Friday, May 6, 2011

Welcome To The Complaints Department: Please Take A Number And Have A Seat

What surprises me the most is not when someone wants me to write a 1,000 word article for them in an hour for $5. It's when they send it back to me for multiple re-writes then complain because it took me the entire hour.

Writing is easy. Any monkey with a typewriter can churn out words dozens at a time. It's only when we start talking about the need for quality that I become perturbed. Clients want quality articles, well-researched, with 100% original content. No problem. But pay me for it.

This is true of my work as a freelance writer and the nearly two decades I spent as a print reporter. Every organization is the same. The boss can't compose a sentence to save his life and often spells his own name wrong, but you should be able to churn out a 100 page document by lunch time. Tomorrow, you can re-write 'War and Peace' and have it on his desk by 5 p.m.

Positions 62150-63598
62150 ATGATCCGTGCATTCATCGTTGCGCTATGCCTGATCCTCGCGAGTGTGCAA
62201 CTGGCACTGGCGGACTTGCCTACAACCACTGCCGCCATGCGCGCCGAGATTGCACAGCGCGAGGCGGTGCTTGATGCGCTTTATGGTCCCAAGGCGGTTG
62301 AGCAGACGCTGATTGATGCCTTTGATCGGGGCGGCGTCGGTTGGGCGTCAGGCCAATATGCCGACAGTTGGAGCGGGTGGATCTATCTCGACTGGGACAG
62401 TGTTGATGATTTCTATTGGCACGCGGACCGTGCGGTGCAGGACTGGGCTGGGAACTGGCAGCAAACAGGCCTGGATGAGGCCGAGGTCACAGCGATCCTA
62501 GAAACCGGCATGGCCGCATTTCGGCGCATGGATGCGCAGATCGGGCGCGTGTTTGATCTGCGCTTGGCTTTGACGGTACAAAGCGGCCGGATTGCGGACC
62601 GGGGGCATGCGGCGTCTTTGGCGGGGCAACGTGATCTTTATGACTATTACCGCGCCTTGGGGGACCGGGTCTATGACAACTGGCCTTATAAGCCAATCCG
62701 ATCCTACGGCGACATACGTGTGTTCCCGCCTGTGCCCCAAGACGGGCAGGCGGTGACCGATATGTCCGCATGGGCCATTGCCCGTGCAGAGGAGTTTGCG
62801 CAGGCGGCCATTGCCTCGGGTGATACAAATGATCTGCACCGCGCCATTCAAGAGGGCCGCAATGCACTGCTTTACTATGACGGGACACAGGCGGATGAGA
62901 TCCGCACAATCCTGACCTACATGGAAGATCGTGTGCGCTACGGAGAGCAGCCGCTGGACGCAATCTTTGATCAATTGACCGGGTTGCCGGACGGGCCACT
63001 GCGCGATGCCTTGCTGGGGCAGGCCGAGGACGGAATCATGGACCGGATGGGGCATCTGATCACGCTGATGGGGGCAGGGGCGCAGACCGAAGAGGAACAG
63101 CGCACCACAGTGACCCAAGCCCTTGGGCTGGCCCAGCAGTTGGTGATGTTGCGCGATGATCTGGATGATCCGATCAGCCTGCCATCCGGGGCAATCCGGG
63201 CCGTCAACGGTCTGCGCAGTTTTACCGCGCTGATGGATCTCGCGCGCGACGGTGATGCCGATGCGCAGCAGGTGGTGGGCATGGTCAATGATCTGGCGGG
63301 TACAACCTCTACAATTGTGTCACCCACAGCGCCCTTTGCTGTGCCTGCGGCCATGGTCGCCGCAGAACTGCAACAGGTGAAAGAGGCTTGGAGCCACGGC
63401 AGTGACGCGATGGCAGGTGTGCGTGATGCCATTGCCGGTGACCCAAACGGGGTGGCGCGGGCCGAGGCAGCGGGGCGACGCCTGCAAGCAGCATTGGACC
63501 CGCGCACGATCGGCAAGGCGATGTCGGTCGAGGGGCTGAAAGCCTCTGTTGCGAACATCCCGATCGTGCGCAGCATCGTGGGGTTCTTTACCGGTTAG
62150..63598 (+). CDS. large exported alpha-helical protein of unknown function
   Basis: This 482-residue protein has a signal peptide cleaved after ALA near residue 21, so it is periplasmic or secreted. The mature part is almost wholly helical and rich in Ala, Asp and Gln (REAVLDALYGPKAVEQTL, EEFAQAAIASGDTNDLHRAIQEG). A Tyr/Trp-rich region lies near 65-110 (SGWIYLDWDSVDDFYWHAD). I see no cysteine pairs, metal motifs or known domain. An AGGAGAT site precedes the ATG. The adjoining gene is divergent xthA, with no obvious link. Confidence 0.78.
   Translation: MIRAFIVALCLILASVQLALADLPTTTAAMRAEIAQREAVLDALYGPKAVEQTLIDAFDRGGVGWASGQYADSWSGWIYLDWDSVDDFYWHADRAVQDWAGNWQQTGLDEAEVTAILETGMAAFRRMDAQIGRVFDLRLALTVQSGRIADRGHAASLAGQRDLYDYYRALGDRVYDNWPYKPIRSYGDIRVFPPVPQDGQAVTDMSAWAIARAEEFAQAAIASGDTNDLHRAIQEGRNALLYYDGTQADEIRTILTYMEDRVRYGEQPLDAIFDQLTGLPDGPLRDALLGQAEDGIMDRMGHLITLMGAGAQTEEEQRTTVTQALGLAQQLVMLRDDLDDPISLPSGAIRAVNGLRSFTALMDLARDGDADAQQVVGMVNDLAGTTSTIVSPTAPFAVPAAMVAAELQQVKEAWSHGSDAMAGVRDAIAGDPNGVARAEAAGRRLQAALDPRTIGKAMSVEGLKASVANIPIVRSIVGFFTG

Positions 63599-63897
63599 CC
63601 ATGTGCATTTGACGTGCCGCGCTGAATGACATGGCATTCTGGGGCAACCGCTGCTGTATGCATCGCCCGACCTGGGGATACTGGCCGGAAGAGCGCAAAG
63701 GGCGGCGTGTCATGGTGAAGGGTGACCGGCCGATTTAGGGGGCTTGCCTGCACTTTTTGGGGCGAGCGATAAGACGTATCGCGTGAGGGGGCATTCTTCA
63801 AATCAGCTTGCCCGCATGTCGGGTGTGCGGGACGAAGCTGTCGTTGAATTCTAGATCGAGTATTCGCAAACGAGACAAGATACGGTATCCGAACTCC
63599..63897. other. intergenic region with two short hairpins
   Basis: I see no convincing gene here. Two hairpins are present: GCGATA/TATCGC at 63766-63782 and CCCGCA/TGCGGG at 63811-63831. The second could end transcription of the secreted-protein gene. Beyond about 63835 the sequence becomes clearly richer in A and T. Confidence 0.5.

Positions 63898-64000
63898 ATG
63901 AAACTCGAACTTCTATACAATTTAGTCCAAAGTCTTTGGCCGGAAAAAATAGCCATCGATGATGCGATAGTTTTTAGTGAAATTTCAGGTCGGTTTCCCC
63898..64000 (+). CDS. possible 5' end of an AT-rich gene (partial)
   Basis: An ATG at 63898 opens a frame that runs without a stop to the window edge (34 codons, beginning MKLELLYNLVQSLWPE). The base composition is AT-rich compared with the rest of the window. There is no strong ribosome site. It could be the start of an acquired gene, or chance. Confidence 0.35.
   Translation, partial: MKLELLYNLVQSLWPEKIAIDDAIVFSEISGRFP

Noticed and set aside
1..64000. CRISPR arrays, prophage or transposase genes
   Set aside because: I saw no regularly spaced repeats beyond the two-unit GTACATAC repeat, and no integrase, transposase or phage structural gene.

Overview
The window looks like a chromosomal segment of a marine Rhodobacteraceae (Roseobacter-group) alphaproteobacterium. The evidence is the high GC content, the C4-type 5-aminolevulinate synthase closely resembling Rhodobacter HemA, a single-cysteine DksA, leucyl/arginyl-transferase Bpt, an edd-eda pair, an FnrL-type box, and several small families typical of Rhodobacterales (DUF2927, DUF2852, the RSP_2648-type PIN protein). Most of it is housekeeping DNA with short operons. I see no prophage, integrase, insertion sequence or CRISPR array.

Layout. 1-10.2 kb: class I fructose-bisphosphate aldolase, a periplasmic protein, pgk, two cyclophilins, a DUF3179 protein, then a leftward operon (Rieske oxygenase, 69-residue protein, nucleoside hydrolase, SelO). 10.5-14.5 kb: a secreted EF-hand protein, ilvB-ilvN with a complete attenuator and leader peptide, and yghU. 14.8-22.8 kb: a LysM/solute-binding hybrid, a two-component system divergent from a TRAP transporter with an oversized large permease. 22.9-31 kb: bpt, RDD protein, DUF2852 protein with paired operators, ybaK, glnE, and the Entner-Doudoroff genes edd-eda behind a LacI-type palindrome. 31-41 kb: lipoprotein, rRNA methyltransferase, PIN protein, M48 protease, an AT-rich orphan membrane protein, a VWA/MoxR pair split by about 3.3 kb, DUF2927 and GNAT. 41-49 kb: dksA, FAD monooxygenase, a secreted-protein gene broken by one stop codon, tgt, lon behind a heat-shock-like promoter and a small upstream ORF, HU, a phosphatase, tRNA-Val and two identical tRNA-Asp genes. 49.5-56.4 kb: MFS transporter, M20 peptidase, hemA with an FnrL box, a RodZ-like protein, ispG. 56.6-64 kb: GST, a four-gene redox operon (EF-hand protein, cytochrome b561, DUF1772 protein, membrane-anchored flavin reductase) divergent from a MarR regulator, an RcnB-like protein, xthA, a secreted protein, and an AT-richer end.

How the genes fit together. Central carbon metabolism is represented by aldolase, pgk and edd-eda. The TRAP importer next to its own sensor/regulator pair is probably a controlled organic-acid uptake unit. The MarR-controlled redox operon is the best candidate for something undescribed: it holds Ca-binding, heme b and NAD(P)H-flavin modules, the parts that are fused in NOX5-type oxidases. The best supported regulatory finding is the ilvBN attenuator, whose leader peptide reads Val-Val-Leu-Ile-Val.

Unfortunately this is nothing new for writers. Charles Dickens did not develop his eloquent style by sheer force of will or his love of flowery sentences. He was paid by the word, therefore, if he spent an entire page describing a doorknob, all the better for him.

I am curious how it is for you. Have you encountered the same sort of lack of appreciation? How have you dealt with it? How did you react to it? How did you survive it?

Or are you still, a Starved Writer?

1 comment:

Jayne Martin said...

My background is in television writing, specifically TV-movies. Despite union rules and agents to run interference, I can't tell you how many free drafts I was asked to write over the years. You did it or word got out that you were "difficult." I was difficult, but still someone managed to eek out a pretty decent career up until about 2004. So oh yes. I'm very experience at being at the bottom of the food chain.